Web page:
Another reason why shamanic and transcendent practice is extremely important in urban western society is that it is here that many people live who have been isolated from their own cultures and traditions. In many cases this separation has come about through horrible and traumatic incidents such as having been forcibly removed from their homelands and prohibited from practising their traditional shamanic healings and rituals. Therefore, these people not only feel traumatised by what they have been through but also disconnected from their culture (Wong & Wong 2006). Reuniting one with their culture and traditional practises has the potential to help heal emotional and perhaps even physical illnesses in these people. An example of this is the treatment of alcoholism and drug addiction in Australian Aborigines and Native Americans through incorporating traditional healing practices and cultural elements into the western ways of dealing with these diseases. Many successful intervention programs focus on restoring or strengthening the cultural identity of the individual and employ traditional spiritual healing techniques, rituals or ceremonies as part of the treatment targeting alcoholism and drug addiction in these people (Brady 1995). The success witnessed through programs such as the one described, supports the argument that re-establishing a connection or balance with ones culture or spirituality may be fundamental to healing on all levels and to wellbeing as a whole.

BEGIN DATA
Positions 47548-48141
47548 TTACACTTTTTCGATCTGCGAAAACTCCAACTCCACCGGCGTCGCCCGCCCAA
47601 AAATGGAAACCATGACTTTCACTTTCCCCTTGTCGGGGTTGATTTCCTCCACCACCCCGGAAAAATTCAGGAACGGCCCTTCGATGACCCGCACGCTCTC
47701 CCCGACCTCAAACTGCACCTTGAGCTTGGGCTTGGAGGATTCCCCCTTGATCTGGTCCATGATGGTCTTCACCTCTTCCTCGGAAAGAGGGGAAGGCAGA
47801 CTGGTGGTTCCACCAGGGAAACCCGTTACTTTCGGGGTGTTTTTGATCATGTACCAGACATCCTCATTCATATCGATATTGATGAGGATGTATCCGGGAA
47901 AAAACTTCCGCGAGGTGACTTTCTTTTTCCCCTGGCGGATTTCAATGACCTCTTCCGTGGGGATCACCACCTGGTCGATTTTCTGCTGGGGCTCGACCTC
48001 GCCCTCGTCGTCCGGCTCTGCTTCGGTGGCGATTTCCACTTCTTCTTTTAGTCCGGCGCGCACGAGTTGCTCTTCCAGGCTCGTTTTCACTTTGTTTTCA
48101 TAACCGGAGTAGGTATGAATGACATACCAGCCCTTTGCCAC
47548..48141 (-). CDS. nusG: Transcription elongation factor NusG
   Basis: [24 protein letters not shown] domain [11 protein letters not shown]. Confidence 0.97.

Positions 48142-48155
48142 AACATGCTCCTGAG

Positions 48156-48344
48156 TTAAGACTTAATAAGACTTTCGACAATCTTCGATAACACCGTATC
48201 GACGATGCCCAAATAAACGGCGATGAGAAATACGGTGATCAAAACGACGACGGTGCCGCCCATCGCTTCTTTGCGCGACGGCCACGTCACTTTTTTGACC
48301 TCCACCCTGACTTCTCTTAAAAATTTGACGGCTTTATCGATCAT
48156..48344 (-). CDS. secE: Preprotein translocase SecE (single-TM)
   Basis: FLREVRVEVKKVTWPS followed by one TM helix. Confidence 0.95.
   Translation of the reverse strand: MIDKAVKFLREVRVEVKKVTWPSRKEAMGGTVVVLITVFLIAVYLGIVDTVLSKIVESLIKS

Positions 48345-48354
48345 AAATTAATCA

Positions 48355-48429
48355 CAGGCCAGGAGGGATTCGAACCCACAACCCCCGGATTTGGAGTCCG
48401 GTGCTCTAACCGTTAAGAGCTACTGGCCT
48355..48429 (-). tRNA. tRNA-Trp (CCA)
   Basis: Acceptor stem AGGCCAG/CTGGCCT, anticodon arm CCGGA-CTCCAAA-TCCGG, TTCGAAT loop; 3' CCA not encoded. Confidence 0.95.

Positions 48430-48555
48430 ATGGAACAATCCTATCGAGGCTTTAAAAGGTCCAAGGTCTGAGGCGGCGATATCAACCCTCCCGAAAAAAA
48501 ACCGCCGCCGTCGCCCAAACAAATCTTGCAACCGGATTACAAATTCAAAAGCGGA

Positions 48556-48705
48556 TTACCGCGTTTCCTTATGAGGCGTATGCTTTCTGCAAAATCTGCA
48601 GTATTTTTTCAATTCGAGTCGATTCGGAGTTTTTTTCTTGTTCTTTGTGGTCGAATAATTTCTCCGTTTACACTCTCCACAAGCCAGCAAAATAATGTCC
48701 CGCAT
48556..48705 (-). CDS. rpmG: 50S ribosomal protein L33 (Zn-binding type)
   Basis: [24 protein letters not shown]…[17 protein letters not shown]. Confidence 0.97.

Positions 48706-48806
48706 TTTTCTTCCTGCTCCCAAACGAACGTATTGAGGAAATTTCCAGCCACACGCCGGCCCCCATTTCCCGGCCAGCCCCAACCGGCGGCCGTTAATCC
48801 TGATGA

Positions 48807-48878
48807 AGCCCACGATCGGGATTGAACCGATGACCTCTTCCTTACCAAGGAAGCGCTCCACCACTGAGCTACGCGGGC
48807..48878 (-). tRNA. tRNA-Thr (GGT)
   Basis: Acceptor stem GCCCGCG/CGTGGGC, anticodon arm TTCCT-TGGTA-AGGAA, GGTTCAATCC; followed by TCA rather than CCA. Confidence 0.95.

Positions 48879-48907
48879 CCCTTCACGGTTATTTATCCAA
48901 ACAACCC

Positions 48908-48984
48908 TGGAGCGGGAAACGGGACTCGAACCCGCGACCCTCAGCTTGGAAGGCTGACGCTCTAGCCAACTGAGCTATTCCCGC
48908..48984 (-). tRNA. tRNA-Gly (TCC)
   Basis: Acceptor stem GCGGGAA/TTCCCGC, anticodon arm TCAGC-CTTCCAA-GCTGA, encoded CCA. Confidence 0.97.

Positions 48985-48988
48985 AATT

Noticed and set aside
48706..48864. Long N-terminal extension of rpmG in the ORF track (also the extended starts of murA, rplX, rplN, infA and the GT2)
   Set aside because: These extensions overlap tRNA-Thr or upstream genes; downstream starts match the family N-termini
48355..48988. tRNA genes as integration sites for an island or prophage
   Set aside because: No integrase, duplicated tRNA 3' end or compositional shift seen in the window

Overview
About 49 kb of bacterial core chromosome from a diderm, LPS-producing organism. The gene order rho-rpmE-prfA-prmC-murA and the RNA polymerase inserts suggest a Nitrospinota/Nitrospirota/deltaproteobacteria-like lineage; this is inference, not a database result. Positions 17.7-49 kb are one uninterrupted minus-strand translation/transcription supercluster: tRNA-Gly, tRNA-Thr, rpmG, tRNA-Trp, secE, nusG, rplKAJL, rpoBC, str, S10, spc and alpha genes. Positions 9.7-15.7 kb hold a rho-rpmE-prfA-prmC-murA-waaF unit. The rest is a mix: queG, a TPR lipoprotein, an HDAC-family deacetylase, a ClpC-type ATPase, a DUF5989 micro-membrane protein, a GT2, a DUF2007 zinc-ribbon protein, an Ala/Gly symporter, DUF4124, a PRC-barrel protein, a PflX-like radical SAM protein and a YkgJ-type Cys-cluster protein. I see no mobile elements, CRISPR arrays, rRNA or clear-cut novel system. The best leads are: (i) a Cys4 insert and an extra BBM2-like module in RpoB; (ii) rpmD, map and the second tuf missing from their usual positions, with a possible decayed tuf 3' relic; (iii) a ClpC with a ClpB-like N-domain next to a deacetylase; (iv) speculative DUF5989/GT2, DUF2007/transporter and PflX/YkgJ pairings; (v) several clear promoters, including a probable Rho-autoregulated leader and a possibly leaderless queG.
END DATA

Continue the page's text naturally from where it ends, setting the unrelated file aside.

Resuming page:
Countless cultures around the world include in their traditions various shamanic and transcendent practices. Depending on the culture, these may include entering the liminal space in an altered state of consciousness and seeking healing or insight through transcending energies, or ritual and ceremony to maintain balance and connection within one’s own body, with their gods, ancestral spirits or with nature. In Australian Aboriginal culture, an example of this is that of the ‘clever man’ attaining a state of altered consciousness in which his spirit leaves his body to travel into the sky and commune with ancestral spirits or visit sacred sites. Through doing this it is believed the connection between oneself and his homeland and culture are reinforced and strengthened (Hume 2004).

It is apparent that in today’s Western urban society many people have become disconnected with their cultural traditions and healing practices. Whether this separation occurred in an individual’s lifetime or in their ancestral past is not necessarily of great importance. Either way, in most cases knowledge has been lost, once-important rituals and ceremonies are no longer being performed and traditional shamanic and transcendental healing techniques are second-place to westernised medicine. As described in this paper, many ancient cultures deem ceremonial participation or ritual practice of some type as being vital to maintaining the connection between themselves and the gods/ancestral spirits/cosmos. Shamanic and transcendental practices of healing such as that of Qigong are becoming increasingly accepted, even by the scientific community, as being beneficial to ones overall wellbeing. In summation, as discussed in this paper through partaking in shamanic and transcendental practices whether it be to re-establish cultural connection and identity or to seek healing of the physical, mental, emotional and spiritual self, balance and wellbeing can be attained. Through reaching this equilibrium, the balance and connectedness within oneself and with the cosmos can be strengthened or regained and this has the potential to benefit the individual and the western urban community as a whole.